Dec 13, 2008

Paper plate angels

This idea comes from something I remember very fondly from my childhood. When I was little my mum got some printed cardboard angels that were quite tiny, probably only 2 inches tall at the most and the amazing thing to me was that they required no glue and were made from a single circle of card. Mum still has them I think, but they are probably quite battered after 20 odd years.

I thought it would be a cool idea to try and recreate their awesomeness using paper plates for the kids. We used full sized paper plates and ended up with quite large angels, but the same design works perfectly well with smaller plates for smaller angels and to be honest, you don't even really need a plate, just a circle of thin card. The paper plate just gives the wings realistic feather type texture and the bottom of the robes a pretty scallop. The dirt cheap thin paper plates work best.
I drew out and made the few cuts needed for each angel and then slotted the two half diameter slits into each other at the back and stuck a piece of sticky tape on to keep them secure while the kids coloured them and put stickers and glitter glue on. If you have older kids then it would be a better idea to get them to decorate the plates before you construct them, as it's easier to draw on them that way, but with my kids being so young I needed to construct them first for the kids to understand what was wing and what was robe.

NB if you colour them flat then remember that the side of the wings that you see when it's put together is actually the back of the plate.
They look very cute on top of Christmas trees or lined up on the mantle piece, and you can make them tall or short with long or short wings by adjusting how close together you make the two half diameter slits. Close together makes a tall angel with a skinny robe and long wings.

If you want to do non religious then a variation on the theme will give you a fairy, although the cutting is a little more involved.

At some point I'd like to draw out five or six different angels/fairies on a page of paper and scan them in, so you can print out a page, colour and make finger puppet sized ones. Maybe in the new year.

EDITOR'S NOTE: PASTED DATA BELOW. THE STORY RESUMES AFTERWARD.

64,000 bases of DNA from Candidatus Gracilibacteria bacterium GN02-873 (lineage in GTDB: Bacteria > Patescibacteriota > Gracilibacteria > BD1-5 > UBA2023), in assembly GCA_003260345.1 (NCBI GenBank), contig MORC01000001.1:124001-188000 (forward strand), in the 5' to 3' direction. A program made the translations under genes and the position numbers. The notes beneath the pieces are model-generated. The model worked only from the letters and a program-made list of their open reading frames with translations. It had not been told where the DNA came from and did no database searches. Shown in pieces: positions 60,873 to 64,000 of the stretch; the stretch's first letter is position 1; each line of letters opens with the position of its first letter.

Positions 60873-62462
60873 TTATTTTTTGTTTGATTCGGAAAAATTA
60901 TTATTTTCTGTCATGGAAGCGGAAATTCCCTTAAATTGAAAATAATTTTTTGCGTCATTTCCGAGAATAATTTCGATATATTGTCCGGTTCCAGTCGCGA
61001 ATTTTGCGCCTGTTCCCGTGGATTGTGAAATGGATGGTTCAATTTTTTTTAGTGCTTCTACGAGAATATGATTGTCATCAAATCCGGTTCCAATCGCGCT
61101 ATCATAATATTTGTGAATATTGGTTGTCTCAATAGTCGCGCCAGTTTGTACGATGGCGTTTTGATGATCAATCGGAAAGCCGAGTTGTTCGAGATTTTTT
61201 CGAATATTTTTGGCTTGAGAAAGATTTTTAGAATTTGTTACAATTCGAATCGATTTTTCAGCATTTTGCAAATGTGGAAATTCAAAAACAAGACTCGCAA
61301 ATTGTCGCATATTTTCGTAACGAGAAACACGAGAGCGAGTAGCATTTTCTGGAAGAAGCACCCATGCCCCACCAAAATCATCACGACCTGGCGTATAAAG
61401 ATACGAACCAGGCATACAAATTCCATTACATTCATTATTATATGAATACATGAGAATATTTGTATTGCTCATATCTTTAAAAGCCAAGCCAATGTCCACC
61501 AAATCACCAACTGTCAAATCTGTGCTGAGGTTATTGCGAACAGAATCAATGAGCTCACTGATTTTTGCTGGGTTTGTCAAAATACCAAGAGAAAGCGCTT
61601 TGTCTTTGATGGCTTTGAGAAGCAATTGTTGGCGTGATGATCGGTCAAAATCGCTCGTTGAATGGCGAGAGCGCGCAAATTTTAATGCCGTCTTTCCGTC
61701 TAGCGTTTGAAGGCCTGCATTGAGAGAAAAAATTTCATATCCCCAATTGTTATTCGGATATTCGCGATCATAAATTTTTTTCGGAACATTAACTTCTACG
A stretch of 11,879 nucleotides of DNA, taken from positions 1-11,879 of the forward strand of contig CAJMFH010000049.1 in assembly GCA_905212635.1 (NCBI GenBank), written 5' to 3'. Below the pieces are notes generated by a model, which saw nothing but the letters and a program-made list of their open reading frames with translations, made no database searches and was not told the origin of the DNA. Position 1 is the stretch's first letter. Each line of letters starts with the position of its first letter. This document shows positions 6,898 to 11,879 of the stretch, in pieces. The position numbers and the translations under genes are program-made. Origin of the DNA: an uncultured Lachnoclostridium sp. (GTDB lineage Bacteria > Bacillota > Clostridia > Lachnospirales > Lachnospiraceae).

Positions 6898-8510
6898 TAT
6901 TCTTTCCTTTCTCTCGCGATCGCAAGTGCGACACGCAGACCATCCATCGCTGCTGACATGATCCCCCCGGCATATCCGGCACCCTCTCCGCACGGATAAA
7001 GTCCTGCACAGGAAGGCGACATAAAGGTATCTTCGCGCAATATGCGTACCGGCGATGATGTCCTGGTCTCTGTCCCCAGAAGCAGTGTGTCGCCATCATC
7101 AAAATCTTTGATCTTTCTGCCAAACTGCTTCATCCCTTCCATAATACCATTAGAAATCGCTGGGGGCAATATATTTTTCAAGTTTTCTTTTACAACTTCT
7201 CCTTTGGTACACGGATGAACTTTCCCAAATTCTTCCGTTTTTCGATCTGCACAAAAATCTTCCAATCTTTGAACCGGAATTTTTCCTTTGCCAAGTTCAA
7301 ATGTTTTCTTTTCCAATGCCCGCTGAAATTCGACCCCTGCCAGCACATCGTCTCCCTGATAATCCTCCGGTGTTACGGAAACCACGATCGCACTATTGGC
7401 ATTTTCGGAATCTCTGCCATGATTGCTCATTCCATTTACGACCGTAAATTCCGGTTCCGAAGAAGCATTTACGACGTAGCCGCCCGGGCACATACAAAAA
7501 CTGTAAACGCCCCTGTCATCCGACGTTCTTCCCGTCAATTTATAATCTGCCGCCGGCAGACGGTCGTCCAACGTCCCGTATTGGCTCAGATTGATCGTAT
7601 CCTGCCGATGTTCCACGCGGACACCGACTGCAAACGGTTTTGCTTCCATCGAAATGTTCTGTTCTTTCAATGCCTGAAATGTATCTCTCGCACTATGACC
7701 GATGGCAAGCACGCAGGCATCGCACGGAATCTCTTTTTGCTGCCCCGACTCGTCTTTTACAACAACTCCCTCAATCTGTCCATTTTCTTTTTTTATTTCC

Cardboard Christmas trees

I'm sure I've mentioned this numerous times, but we regularly pilfer cardboard from Costco for our art and craft projects. It's like giving the cardboard an extra day to bask in the sun before sending it back to the recycling.

This year we cut out some Christmas trees and let the kids paint them green with watered down food colouring.
Then they dragged them outside and stuck a load of Christmas stickers from Oriental Trading all over them. Pretty simple, but it kept them entertained for a long time, for the price of a bag of stickers and we got good decoration acreage out of it too.

I've put the left over stickers in a box next to the trees in the living room and every now and again the kids go back to it and add a few more stickers when they feel like it.

Dec 12, 2008

Salt dough ornaments

Salt dough has been done to death every holiday season by kids for years and years, and there's a good reason for that. It's because it's fab!

I'd never made anything with salt dough before this year. The teacher at our local preschool gave me the recipe, which is so simple that I was astounded. It's just one part salt, four parts all purpose flour and one and a half parts hot water. Knead for 10 minutes and you're good to go. make models or roll it out and cut ornaments like we did, then bake at about 200 degrees until it's all nice and dried out and hard. Easy peasy.

Yes, I need a cup of tea within two feet of me to accomplish anything.

Thank you to Sara for letting us borrow all her many Christmas cookie cutters! Nifty tip from preschool teacher: Use a drinking straw to cut out the holes for hanging the ornaments with! I poked patterns into them with both ends of a wooden BBQ skewer and we used a few rubber stamps on them too that worked quite nicely. Some have lovely Aztec like patterns from three woodcut blocks that our freinds the D'ambra's gave us when we visited them last.

We had loads of fun with this. Lots of kids made lots of different versions on different days and I even made some on my own late at night to give as presents. Here for your amusement are a lot of photos of the fun we had.

We tried painting them, adding glitter and then we tried colouring some others in with marker pens. The kids enjoed this activity so much that I think we'll be doing salt dough valentine hearts and easter eggs in the new year too!